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State v. South Carolina Department of Corrections

United States District Court, D. South Carolina

January 24, 2019

John State; David Warrick; James Hardin; Jerry Brunson; Jarvis Jeter; Kevin Micheal Anderson; Maurice Burgess; Stafford Kearse; Justin Rose; Kewayne Lee; Curtis Scott; Anthony Glenn; Matthew Franks Thomas; and Christopher Montgomery, Plaintiffs,
v.
South Carolina Department of Corrections; Warden Willie Eagleton, individually and/or in his official capacity as warden of Evans Correctional Institution; and Associate Warden Annie Sellers, individually and/or in her official capacity as associate warden of Evans Correctional Institution; Major Charles West, SCDC Correctional Officer, individually and/or in his official capacity as an employee of SCDC, Defendants.

          REPORT AND RECOMMENDATION

          PAIGE J. GOSSET UNITED STATES MAGISTRATE JUDGE.

         The plaintiffs, who were all state prisoners during the relevant time period and who are represented by counsel, filed this action pursuant to 42 U.S.C. § 1983 against the named defendants. This matter is before the court pursuant to 28 U.S.C. § 636(b) and Local Civil Rule 73.02(B)(2) (D.S.C.) for a Report and Recommendation on the defendants' motion to dismiss or, in the alternative, for summary judgment for failure to exhaust administrative remedies. (ECF No. 28.) The plaintiffs filed a response in opposition (ECF No. 46), and the defendants replied (ECF No. 55). Having reviewed the parties' submissions and the applicable law, the court finds that the defendants' motion (ECF No. 28) should be granted in part and denied in part.

         BACKGROUND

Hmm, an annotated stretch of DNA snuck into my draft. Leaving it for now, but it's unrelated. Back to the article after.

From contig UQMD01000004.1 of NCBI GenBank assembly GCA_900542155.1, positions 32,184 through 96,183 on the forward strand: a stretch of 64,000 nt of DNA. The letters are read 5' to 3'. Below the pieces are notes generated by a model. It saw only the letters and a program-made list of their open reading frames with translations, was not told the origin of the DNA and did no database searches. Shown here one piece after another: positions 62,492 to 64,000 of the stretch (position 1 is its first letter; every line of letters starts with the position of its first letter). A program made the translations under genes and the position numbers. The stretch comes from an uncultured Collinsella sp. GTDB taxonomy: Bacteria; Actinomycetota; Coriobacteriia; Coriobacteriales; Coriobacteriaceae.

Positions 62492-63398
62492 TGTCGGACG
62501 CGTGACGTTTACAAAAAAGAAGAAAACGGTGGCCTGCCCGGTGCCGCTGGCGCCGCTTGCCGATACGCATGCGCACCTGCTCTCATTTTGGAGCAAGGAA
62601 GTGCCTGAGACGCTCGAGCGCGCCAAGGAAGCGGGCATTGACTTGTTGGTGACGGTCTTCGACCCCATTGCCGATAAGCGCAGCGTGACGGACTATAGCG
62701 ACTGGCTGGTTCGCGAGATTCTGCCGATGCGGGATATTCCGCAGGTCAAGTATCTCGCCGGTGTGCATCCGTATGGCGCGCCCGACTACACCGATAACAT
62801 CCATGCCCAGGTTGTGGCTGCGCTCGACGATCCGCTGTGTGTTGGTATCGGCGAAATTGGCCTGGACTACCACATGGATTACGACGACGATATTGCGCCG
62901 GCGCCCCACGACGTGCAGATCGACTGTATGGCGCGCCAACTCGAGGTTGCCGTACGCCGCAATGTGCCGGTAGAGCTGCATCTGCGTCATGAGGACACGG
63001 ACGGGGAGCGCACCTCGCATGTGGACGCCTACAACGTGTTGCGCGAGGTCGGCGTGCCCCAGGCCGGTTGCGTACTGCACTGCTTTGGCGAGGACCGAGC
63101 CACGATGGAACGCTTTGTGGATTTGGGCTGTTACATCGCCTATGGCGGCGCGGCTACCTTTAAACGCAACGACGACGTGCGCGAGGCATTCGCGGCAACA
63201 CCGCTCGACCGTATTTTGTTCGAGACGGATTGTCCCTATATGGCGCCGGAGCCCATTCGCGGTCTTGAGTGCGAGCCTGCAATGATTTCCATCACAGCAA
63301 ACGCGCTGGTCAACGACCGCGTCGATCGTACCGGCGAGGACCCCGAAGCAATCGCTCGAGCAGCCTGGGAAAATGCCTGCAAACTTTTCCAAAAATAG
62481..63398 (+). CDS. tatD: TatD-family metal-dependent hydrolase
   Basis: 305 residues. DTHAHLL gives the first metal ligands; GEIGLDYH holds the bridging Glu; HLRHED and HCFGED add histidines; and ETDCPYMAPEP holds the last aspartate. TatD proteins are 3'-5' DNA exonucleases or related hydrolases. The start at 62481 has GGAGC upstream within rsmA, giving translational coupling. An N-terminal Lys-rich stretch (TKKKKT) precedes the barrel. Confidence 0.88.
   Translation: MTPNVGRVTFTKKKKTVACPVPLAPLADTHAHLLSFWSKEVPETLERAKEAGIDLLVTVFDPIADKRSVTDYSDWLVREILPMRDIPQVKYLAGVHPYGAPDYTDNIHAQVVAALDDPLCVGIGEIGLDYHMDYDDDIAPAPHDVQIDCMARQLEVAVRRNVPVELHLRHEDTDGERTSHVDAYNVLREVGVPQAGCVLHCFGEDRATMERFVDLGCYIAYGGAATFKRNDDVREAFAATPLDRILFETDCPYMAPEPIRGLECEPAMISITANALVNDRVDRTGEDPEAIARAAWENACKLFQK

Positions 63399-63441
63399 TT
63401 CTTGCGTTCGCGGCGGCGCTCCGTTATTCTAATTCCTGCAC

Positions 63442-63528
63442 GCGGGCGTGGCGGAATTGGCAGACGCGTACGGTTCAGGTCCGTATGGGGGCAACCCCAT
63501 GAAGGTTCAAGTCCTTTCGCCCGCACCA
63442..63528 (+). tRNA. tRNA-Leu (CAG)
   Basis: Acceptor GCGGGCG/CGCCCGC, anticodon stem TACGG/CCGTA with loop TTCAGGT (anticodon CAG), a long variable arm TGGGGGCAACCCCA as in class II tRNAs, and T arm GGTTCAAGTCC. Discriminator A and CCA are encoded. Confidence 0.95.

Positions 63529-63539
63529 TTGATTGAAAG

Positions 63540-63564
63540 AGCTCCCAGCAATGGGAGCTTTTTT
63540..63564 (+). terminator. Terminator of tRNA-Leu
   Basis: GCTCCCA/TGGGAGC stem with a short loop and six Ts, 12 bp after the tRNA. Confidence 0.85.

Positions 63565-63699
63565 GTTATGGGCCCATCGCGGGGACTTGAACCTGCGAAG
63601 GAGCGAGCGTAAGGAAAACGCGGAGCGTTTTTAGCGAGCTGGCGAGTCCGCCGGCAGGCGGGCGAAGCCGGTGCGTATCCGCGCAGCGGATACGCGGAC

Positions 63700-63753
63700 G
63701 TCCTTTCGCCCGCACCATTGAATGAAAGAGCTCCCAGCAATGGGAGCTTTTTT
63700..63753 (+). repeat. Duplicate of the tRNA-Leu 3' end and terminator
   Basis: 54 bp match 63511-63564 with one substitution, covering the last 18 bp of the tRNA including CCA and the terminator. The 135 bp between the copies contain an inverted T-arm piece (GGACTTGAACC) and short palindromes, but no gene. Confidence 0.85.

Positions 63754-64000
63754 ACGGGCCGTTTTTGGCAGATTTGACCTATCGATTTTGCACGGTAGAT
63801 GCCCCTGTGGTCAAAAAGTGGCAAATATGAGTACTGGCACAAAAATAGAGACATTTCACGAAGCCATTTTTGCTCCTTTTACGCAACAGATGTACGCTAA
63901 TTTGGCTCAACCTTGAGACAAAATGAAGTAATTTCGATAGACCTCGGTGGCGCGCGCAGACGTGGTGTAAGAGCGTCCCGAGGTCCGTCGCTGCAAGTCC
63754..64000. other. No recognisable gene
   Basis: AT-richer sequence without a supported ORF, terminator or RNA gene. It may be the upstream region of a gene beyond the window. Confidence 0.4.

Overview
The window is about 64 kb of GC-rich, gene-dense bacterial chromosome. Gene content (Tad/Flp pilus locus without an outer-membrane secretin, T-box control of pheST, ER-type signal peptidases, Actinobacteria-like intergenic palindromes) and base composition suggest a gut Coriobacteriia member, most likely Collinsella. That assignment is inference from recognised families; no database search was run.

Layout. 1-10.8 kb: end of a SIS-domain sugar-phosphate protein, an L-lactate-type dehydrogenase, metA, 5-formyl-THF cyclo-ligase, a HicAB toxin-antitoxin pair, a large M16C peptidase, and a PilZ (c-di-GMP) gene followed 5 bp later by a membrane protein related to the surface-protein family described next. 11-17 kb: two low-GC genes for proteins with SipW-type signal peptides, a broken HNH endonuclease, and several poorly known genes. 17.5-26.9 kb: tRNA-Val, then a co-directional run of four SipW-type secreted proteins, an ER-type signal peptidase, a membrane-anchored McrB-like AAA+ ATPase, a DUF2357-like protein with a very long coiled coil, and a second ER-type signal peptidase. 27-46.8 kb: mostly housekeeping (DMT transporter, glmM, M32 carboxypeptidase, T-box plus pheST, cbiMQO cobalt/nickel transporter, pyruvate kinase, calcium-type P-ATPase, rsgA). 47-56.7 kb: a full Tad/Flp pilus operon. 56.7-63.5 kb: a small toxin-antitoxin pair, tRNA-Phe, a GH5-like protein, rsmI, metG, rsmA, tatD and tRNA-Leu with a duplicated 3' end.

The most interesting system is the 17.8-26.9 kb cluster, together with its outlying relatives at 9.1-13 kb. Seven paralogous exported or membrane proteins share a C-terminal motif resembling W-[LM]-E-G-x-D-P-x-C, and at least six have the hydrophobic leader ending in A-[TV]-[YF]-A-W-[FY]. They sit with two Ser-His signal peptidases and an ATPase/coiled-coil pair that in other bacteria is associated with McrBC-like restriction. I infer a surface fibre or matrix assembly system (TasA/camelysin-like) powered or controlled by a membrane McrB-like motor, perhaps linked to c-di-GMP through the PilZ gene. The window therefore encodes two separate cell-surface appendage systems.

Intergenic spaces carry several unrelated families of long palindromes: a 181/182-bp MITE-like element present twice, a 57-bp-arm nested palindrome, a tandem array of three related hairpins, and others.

During the relevant period of this action, the plaintiffs were inmates at Evans Correctional Institution (“ECI”), a state prison within the South Carolina Department of Corrections (“SCDC”). As more fully detailed below, during his incarceration at ECI, each plaintiff was allegedly assaulted on one or more occasions by other inmates. In their Complaint, as amended, the plaintiffs raise various claims pursuant to 42 U.S.C. § 1983 as well as state law claims. (ECF No. 15.)

         DISCUSSION

         A. Applicable Standards

         A motion to dismiss under Federal Rule of Civil Procedure 12(b)(6) examines the legal sufficiency of the facts alleged on the face of the complaint. Edwards v. City of Goldsboro, 178 F.3d 231, 243 (4th Cir. 1999). To survive a Rule 12(b)(6) motion, “[f]actual allegations must be enough to raise a right to relief above the speculative level.” Bell Atl. Corp. v. Twombly, 550 U.S. 544, 555 (2007). The “complaint must contain sufficient factual matter, accepted as true, to ‘state a claim to relief that is plausible on its face.' ” Ashcroft v. Iqbal, 556 U.S. 662, 678 (2009) (quoting Twombly, 550 U.S. at 570). A claim is facially plausible when the factual content allows the court to reasonably infer that the defendant is liable for the misconduct alleged. Id. When considering a motion to dismiss, the court must accept as true all of the factual allegations contained in the complaint. Erickson v. Pardus, 551 U.S. 89, 94 (2007). The court “may also consider documents attached to the complaint, see Fed.R.Civ.P. 10(c), as well as those attached to the motion to dismiss, so long as they are integral to the complaint and authentic.” Philips v. Pitt Cty. Mem'l Hosp., 572 F.3d 176, 180 (4th Cir. 2009) (citing Blankenship v. Manchin, 471 F.3d 523, 526 n.1 (4th Cir. 2006)).